Jessica Swale is a playwright and theatre director, known for her plays Blue Stockings, Thomas Tallis and Nell Gwynn and adaptations including The Secret Garden, Far From the Madding Crowd and Sense and Sensibility. Summerland is her feature film debut.
We discussed making the transition from theatre to film, the production design and score of the film and collaborating with some of the older acting legends amongst the cast, as well as star Gemma Arterton.
I have to start by asking what gave you the idea to incorporate the Fata Morgana myth into a World War Two setting?
The folklore came first and the second world war element was a necessity, when I realised that if I wanted a young boy to arrive into the story and be put into care, then having him be an evacuee would make sense.
The Fata Morgana really came from the fact that I was thinking about what cinema can do and if I was going to write a movie (because at the time I was writing mostly for the theatre), I thought “if I’m going to write for the cinema, what can cinema do, how can it transport us?” So I was thinking about magic and how much I enjoy magic realism and folklore. So I started reading about various myths and the myth of Fata Morgana is one I found really interesting because it’s about a woman being bad. So I thought “I recognise this theme, I seem to hear this a lot in tales of folklore” so I thought “here is the beginning of a theme.” And that’s where Alice Lamb came from.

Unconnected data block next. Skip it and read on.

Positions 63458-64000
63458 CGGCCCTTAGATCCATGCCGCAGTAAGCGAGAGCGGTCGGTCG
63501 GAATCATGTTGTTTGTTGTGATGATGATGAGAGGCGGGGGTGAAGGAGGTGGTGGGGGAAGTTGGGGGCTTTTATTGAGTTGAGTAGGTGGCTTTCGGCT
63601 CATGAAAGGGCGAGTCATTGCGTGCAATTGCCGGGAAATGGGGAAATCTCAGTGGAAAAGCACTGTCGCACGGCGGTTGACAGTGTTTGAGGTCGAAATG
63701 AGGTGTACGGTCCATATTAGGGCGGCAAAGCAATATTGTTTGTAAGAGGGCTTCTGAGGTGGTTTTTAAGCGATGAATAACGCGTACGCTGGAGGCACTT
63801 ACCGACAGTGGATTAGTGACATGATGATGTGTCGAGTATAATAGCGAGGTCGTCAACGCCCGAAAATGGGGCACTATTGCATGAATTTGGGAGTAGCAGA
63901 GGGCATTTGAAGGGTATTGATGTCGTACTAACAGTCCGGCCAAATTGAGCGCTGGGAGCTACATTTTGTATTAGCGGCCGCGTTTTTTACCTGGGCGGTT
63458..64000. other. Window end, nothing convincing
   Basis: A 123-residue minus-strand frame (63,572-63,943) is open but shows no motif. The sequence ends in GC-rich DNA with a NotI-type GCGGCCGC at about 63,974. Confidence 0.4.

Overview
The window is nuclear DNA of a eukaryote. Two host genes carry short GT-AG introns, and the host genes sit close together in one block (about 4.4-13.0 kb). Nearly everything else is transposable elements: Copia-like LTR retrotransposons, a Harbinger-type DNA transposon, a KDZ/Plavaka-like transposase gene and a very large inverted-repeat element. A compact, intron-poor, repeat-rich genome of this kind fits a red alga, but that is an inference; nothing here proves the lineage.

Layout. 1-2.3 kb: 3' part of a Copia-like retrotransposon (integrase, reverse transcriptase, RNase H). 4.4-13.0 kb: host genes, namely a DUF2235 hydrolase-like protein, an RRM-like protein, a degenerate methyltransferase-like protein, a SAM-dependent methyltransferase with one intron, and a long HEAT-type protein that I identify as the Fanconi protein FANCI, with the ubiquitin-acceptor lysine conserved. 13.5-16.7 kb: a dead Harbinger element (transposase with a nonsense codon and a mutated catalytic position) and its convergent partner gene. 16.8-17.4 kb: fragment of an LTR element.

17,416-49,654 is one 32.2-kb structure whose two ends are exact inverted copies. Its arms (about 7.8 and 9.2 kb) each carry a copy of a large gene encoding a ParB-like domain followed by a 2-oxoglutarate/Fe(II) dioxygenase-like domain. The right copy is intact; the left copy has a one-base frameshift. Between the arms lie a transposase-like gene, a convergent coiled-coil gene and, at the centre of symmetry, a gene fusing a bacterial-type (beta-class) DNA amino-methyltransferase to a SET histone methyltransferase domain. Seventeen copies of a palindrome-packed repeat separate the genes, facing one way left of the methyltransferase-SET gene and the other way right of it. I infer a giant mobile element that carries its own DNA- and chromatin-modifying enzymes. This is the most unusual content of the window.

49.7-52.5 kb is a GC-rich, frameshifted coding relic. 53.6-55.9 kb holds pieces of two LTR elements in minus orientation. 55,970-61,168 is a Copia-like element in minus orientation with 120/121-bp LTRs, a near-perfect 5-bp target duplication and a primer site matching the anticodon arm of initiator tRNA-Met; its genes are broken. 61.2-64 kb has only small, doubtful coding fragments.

You mentioned there about transitioning from theatre to film – what were the skills that transferred well and what were the unexpected challenges involved?
It wasn’t as much of a leap as I expected, in terms of required skills because for me, the most important quality in a good director (having often worked as a writer with lots of different directors and seeing it from the outside) is the importance of being able to pull a story together and keep an eye on the whole story. You have to make sure that all the creative people that you’re working with contribute their very best ideas, so that what you end up with is much more than just what was written on the page. It’s a world created by experts – in sound, in lighting, in production design – and it’s much, much better than anything that I, as a director could imagine on my own. That’s the same in theatre and in film, I feel like it’s a collaborative effort and one of the elements I enjoy the most is working with a team, to find the most imaginative version of the world and the most detailed version that you possibly can.
Also, working with actors, I love to be playful in rehearsals, to try things out, to work out what a character’s voice is with the actor – that was a transferable skill. If you can really work with an actor individually and try to hone what you’re doing according to a way that suits them to work – for example, some actors will turn up with everything ready and aren’t particularly flexible, but they’ve done a huge amount of work before you start. Whereas others will find it as they go along and I think a good director bends their own behaviour and process in order to get the best work out of each individual actor and that’s the same in both.